With 2010 nearing, we should see Congress act in the next few months to pass new estate tax legislation. What changes can we expect to see?
Here is a recap of where we are:
Federal Estate Tax Exemption and Rates:
- Congress's concurrent budget resolution for fiscal year 2010 is based on the assumption that the federal estate tax exemption will be frozen at $3.5 million with a 45% tax rate.
- Members of Congress have introduced a number of House and Senate bills, ranging from repeal of the estate tax to Rep. McDermott (D-WA)'s "Sensible Estate Tax Act of 2009" (H.R. 2023), which calls for a $2 million exemption with new graduated rates of 45%, 50% and 55%.
- The Treasury Department's "Greenbook," (pdf) which explains the Obama Administration's fiscal year 2010 revenue proposals, states on p. 125 of the Appendix: "Estate and gift taxes are assumed to be extended at parameters in effect for calendar year 2009 (a top rate of 45 percent and an exemption amount of $3.5 million)."
- I believe that the most likely outcome is a $3.5 million exemption at a 45% rate -- but we will have to wait and see what legislation Congress actually passes.
- Members of the House and Senate have introduced bills (H.R. 2023 and S. 722) calling for portability -- i.e., the transfer of a deceased spouse's unused unified credit to the surviving spouse
- The Greenbook does not mention portability
- Policymakers have discussed portability for years -- will Congress makes portability a reality? It's hard to predict what will happen.
Other Greenbook Proposals
The Greenbook contains three proposed changes to the estate and gift tax laws starting on page 119:
- Require Consistency in Value for Transfer and Income Tax Purposes
- Modify Rules on Valuation Discounts
- Require Minimum Term for Grantor Retained Annuity Trusts (GRATs)
Ronald D. Aucutt discusses these proposals in Capital Letter No. 17 published on the ACTEC website. The article provides in-depth analysis of the proposals, and I recommend reading it in its entirety. Below, I have excerpted parts of Aucutt's discussion:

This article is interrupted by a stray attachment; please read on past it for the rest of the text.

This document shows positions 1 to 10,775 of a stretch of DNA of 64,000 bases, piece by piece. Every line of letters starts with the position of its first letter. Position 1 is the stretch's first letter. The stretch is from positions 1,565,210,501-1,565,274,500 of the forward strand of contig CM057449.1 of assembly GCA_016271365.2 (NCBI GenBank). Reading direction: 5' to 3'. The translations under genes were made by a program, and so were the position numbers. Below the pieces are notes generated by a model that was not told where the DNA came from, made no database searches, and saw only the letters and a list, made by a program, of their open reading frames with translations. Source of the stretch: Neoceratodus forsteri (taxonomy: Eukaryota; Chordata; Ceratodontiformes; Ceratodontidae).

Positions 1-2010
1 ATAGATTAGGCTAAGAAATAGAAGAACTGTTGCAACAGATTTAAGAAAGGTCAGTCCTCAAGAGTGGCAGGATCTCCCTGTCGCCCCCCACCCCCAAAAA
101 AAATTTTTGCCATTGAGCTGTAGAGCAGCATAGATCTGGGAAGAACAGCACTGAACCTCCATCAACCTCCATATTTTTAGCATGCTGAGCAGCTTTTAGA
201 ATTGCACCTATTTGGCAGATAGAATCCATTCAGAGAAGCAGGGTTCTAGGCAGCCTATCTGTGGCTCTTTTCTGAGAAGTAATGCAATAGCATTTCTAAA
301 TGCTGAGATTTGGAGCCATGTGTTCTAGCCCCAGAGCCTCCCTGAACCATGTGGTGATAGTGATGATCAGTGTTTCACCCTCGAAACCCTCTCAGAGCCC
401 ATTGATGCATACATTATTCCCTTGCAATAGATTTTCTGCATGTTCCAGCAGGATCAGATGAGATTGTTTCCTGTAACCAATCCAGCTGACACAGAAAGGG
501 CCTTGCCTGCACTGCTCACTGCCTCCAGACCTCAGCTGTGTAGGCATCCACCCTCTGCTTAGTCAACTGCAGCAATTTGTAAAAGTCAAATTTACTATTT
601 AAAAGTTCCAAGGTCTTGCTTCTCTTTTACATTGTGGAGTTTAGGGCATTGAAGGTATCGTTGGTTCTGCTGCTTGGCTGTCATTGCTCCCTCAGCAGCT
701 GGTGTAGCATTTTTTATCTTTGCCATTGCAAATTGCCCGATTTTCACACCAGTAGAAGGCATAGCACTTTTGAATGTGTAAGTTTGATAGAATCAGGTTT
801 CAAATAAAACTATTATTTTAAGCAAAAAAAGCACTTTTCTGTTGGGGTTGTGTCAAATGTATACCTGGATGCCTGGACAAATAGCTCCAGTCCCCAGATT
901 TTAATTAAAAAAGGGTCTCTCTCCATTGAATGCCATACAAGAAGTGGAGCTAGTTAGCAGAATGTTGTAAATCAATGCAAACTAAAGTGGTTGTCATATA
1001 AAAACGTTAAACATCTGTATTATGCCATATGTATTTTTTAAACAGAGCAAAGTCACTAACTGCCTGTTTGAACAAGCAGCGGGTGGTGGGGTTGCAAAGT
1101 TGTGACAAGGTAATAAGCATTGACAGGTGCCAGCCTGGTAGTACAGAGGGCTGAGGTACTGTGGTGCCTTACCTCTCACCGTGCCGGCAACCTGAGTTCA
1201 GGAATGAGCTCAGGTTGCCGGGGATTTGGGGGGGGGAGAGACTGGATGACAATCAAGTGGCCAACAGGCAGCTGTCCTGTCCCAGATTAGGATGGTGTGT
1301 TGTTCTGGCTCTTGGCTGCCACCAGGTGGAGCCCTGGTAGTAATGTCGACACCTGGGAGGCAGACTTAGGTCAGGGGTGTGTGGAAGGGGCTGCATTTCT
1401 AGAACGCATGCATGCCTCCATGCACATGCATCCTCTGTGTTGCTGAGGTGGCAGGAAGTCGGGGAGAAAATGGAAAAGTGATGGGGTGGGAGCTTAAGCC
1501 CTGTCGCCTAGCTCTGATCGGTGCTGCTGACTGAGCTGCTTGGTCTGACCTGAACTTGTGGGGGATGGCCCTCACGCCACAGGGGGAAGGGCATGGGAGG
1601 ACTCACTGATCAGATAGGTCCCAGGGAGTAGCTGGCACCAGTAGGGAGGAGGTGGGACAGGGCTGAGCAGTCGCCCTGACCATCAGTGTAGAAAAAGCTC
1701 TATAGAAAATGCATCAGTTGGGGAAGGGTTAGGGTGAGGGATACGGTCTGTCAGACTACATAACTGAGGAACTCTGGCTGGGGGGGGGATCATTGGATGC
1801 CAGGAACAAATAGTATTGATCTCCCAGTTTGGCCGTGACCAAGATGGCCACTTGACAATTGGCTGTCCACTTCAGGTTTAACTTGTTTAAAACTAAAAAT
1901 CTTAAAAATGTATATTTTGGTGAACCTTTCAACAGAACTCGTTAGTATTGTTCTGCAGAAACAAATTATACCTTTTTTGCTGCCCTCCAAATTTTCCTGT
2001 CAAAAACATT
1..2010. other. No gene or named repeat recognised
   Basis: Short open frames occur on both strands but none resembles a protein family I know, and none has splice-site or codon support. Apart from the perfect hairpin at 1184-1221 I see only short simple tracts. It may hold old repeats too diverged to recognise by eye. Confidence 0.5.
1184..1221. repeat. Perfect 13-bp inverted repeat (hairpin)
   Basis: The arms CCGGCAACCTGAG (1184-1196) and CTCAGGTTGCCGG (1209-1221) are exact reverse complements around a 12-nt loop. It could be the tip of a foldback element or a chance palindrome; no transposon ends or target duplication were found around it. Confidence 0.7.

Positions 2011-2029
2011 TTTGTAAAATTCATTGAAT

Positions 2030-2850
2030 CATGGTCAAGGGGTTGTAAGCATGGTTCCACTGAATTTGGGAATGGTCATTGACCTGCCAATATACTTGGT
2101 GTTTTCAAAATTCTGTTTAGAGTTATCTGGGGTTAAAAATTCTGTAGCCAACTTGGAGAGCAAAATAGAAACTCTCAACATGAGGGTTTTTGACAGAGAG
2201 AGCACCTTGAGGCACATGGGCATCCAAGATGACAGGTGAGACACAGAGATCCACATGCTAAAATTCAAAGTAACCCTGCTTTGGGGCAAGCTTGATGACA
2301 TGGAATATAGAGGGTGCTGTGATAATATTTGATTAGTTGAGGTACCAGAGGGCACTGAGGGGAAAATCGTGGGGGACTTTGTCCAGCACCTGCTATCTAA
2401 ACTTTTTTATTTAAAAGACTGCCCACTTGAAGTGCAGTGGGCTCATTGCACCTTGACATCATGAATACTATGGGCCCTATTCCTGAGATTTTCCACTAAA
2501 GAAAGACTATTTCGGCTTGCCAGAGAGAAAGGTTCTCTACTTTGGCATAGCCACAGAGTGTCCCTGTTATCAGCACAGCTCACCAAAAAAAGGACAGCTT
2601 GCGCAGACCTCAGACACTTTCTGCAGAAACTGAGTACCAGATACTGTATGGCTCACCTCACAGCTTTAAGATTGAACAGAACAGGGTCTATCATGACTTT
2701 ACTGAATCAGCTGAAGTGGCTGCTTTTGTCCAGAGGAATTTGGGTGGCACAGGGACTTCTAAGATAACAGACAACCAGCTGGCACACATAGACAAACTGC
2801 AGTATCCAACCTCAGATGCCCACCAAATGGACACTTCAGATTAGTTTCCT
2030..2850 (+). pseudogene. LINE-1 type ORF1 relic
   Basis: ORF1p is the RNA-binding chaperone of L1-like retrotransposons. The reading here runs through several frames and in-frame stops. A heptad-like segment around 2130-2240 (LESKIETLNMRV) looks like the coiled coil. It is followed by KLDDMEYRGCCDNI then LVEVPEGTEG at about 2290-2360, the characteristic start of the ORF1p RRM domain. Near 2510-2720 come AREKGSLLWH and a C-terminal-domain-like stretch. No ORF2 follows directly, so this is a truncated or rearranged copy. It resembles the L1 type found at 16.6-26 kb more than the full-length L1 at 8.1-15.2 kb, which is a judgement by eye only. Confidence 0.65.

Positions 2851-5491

Require Consistency in Value for Transfer and Income Tax Purposes:
. . . this proposal would require the income tax basis of property received from a decedent or donor to be equal to the estate tax value or the donor’s basis.
The proposal would be effective as of the date of enactment.
Modify Rules on Valuation Discounts:
The proposal is to create a category of "disregarded restrictions" that would have to be ignored when valuing an interest in a family-controlled entity (such as an interest in a family limited partnership) transferred by one family member to another. It would apply to transfers after the date of enactment, but would not apply to restrictions created on or before October 8, 1990. Aucutt comments:
. . . . Using section 2704(b) as a framework, the proposal would create a more durable category of “disregarded restrictions.” Disregarded restrictions would “include” restrictions on liquidation of an interest that are measured against standards prescribed in Treasury regulations, not against default state law. Thus, no change in state law would affect the reach of the statute. In addition, the Greenbook is careful to cast its references in terms of all “entities,” not just corporations or partnerships.
Although the Greenbook does not say so, it is possible that that the “disregarded restrictions” in view, which “include” certain limitations on liquidation (the current scope of section 2704(b)(2)(A)), may also include other restrictions, such as restrictions on management, distributions, access to information, and transferability. . . .
Disregarded restrictions would also include limitations on a transferee’s ability to be admitted as a full partner or other holder of an equity interest, thus apparently overriding any disposition to value a transferred interest as an “assignee” interest. Treasury would be empowered by regulations to ignore the ownership of certain interests by charities, treating those interests as held by the family. . . .
Require Minimum Term for Grantor Retained Annuity Trusts (GRATs):
"Zeroed-out" GRATs survive under the proposals. Instead, the proposals target short-term and rolling GRATs. The proposals require GRATs to have a minimum term of ten years. The 10-year term increases the probability that the grantor will die during the GRAT term -- in other words, it increases the risk that some or all of the GRAT assets will be included in the grantor's gross estate. The proposal would apply to GRATs created after the date of enactment. Aucutt comments:
After reciting the history of section 2702 and the use of GRATs, the Greenbook notes that “[t]axpayers have become more adept at maximizing the benefit of this technique, often by minimizing the term of the GRAT (thus reducing the risk of the grantor’s death during the term), in many cases to 2 years, and by retaining annuity interests significant enough to reduce the gift tax value of the remainder interest to zero or to a number small enough to generate only a minimal gift tax liability.”
While rumors have occasionally been heard of congressional plans to limit the attractiveness of GRATs by imposing a minimum gift tax value for the remainder (such as 10%), the Greenbook instead proposes to increase the mortality risk of GRATs by requiring a minimum ten-year term.
The Greenbook proposals are proposals, not law. But the proposals identify substantive changes in tax legislation that we could see in the next few months. Again, we will have to wait and see.